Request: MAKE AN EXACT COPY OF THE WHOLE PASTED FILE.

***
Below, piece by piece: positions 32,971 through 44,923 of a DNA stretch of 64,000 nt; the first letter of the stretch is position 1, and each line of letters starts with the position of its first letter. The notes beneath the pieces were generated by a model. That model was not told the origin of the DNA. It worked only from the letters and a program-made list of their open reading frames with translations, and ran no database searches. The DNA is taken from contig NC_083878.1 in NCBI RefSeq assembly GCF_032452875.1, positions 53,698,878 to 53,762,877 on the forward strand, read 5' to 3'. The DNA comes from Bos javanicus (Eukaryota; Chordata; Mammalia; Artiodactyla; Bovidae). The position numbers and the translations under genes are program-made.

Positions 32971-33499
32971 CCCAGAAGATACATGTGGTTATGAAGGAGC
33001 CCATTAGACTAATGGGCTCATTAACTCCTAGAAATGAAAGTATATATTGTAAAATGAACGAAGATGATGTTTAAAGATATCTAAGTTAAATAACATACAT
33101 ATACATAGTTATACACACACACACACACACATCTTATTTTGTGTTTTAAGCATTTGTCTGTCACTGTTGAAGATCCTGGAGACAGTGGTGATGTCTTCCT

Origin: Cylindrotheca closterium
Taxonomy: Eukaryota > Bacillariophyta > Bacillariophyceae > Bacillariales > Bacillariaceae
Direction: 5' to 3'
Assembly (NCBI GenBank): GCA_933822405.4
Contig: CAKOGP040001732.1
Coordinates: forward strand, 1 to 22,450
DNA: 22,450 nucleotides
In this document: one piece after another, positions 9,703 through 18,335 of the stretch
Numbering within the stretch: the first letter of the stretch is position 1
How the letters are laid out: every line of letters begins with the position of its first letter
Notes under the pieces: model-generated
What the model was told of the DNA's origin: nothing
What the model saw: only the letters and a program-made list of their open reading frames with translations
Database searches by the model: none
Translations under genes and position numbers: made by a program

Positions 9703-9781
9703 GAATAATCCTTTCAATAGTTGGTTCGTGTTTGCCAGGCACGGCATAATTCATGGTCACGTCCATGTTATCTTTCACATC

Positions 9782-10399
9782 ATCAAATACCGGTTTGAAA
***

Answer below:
Below, piece by piece: positions 32,971 through 44,923 of a DNA stretch of 64,000 nt; the first letter of the stretch is position 1, and each line of letters starts with the position of its first letter. The notes beneath the pieces were generated by a model. That model was not told the origin of the DNA. It worked only from the letters and a program-made list of their open reading frames with translations, and ran no database searches. The DNA is taken from contig NC_083878.1 in NCBI RefSeq assembly GCF_032452875.1, positions 53,698,878 to 53,762,877 on the forward strand, read 5' to 3'. The DNA comes from Bos javanicus (Eukaryota; Chordata; Mammalia; Artiodactyla; Bovidae). The position numbers and the translations under genes are program-made.

Positions 32971-33499
32971 CCCAGAAGATACATGTGGTTATGAAGGAGC
33001 CCATTAGACTAATGGGCTCATTAACTCCTAGAAATGAAAGTATATATTGTAAAATGAACGAAGATGATGTTTAAAGATATCTAAGTTAAATAACATACAT
33101 ATACATAGTTATACACACACACACACACACATCTTATTTTGTGTTTTAAGCATTTGTCTGTCACTGTTGAAGATCCTGGAGACAGTGGTGATGTCTTCCT

Origin: Cylindrotheca closterium
Taxonomy: Eukaryota > Bacillariophyta > Bacillariophyceae > Bacillariales > Bacillariaceae
Direction: 5' to 3'
Assembly (NCBI GenBank): GCA_933822405.4
Contig: CAKOGP040001732.1
Coordinates: forward strand, 1 to 22,450
DNA: 22,450 nucleotides
In this document: one piece after another, positions 9,703 through 18,335 of the stretch
Numbering within the stretch: the first letter of the stretch is position 1
How the letters are laid out: every line of letters begins with the position of its first letter
Notes under the pieces: model-generated
What the model was told of the DNA's origin: nothing
What the model saw: only the letters and a program-made list of their open reading frames with translations
Database searches by the model: none
Translations under genes and position numbers: made by a program

Positions 9703-9781
9703 GAATAATCCTTTCAATAGTTGGTTCGTGTTTGCCAGGCACGGCATAATTCATGGTCACGTCCATGTTATCTTTCACATC

Positions 9782-10399
9782 ATCAAATACCGGTTTGAAA